“I don’t know why I left, but I left on my own, and it won’t be long till-I, till-I, till-I get on back home…”
My work engages the enigmatic experience of the war is not media specific. I found myself in Iraq working as a combat medic, about the same age and with the job that my Grandfather had in New Guinea in the Second World War. How did I get here? My work becomes the means of collecting and analyzing data about the historical, cultural, ethical and contemporary aspects of war and the act of making provides relief in the process. There is a value to expressing something in creation; the piece becomes an object that becomes data of war. The layers and complexities of the different visual data inform critical choices for installation. War is mental and physical overload and my aesthetic of violence and war is most effective when it is engulfing, overwhelming, and creates a visceral experience for the viewer.
It is important to hear directly from the participants and the arts provide form where the experience and its results can be remade into something tangible.
Something that allows the outsider (non-combatants) a chance to feel a sliver of our emotions their tax dollars paid for. It is vital to remove the spin from the combatants’ experiences.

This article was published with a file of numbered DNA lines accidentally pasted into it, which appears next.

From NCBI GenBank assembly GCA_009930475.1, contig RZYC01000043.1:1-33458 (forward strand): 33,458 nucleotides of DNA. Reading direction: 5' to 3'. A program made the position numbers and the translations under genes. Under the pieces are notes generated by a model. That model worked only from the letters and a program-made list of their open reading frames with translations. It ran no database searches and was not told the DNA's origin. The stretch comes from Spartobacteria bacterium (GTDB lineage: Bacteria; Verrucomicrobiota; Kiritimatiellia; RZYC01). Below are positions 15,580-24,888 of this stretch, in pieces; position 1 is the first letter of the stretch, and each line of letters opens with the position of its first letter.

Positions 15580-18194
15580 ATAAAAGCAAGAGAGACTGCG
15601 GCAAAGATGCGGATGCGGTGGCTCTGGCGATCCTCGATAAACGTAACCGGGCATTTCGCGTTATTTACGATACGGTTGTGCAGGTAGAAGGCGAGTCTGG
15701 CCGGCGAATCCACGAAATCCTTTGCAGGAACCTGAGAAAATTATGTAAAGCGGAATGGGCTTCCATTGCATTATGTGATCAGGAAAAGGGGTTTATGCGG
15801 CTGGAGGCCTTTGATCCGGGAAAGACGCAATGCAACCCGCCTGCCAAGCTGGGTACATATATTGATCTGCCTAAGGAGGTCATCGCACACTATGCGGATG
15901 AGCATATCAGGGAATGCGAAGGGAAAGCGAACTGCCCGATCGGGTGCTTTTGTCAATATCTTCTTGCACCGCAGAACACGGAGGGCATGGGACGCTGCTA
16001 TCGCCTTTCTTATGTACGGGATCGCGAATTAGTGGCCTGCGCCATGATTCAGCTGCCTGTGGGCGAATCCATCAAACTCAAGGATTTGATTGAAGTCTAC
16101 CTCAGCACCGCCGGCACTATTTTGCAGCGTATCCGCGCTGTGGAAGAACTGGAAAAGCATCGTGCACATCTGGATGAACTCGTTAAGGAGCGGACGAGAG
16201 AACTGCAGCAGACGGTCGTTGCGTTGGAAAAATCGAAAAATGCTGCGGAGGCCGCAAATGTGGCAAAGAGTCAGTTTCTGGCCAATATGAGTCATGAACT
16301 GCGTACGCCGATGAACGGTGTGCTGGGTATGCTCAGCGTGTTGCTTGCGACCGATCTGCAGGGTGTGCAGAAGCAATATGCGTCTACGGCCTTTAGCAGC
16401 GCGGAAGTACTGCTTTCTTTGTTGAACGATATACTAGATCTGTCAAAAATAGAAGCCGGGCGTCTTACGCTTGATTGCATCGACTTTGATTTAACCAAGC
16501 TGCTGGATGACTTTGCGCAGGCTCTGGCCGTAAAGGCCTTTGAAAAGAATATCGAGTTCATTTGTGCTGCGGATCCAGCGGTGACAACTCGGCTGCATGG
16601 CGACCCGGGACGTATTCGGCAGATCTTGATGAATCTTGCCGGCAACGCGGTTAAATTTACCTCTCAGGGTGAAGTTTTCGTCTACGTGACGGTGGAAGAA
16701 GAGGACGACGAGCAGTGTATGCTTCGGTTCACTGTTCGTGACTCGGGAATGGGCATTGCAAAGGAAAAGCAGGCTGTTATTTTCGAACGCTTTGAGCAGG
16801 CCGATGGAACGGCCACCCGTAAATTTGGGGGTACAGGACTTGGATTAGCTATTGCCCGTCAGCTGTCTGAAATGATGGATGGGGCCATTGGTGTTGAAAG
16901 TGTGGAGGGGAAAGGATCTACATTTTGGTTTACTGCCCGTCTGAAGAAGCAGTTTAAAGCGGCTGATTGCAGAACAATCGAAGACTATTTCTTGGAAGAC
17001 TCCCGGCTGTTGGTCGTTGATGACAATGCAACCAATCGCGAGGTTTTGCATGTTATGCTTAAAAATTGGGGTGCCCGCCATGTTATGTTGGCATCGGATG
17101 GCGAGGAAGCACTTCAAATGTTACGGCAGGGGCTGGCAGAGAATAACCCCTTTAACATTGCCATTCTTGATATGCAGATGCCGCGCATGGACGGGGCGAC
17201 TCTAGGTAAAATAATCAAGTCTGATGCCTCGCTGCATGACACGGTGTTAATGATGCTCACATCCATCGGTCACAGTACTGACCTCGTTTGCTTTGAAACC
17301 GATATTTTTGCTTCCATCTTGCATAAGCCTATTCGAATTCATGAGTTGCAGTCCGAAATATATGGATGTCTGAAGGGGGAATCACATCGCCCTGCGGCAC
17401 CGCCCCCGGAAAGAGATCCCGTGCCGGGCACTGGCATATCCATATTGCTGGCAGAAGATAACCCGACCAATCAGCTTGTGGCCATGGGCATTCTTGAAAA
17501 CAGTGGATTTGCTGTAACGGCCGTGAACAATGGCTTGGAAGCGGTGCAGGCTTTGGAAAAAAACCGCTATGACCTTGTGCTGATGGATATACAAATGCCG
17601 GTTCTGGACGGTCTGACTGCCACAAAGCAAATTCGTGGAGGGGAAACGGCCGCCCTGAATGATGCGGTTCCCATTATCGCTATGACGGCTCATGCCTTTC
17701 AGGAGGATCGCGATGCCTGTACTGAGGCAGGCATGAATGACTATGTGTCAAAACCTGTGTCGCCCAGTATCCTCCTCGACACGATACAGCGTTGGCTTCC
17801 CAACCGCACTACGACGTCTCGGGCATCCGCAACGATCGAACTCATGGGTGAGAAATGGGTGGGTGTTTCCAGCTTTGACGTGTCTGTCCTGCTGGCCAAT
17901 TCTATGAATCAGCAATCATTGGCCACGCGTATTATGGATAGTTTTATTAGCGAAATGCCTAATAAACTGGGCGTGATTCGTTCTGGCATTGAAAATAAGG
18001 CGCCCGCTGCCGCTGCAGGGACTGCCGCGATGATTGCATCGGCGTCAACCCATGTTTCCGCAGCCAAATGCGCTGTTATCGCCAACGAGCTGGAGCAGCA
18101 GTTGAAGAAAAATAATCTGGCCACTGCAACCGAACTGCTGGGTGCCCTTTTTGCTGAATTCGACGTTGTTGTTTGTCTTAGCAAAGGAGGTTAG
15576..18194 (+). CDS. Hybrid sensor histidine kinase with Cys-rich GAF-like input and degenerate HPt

Combat Paper and the Veterans’ Book Project have given me the opportunity to participate as a facilitator in the growing consciousness surrounding war. Going through war as an artist gave me perspective allowing a unique awareness to the great delicacy, responsibility, and foresight that is required for a non-parasitic relationship in public practice.
The change started to resister for me when the Abu Ghraib pictures surfaced and while I was disgusted like everyone else, but, I also thought—well, I would much prefer a naked pyramid any day of the week over my head getting cut off and the video being posted on the internet for the family to see. But there are videos of American soldiers killing on the internet. The cycle starts and everything else falls away. Ideas of right and wrong are already conditioned out of soldiers. Learning how to kill, wanting to kill, and being rewarded for it–having it be an honorable thing, is part of the training to become a soldier.
I think of myself as the bullet and the target simultaneously. Murphy’s Laws of Combat States, “When the enemy is in range, so are you.” My work narrative oscillates between victim and perpetrator– the ‘other’ is also me.
It is not the other that commits the atrocities that are part of the war experience. It is people like me, an eagle scout, member of the national honor society, my mother’s youngest son. It didn’t take me very long to get to the place where I wanted to join the ranks of atrocity, because it is the energy and essence of war, the most beautiful and most horrible intertwined in a never ending knot.
“Oh Mamma Mamma can’t you see, what this war has done to me…but it won’t be long, till-I, till-I, till-I get on back home.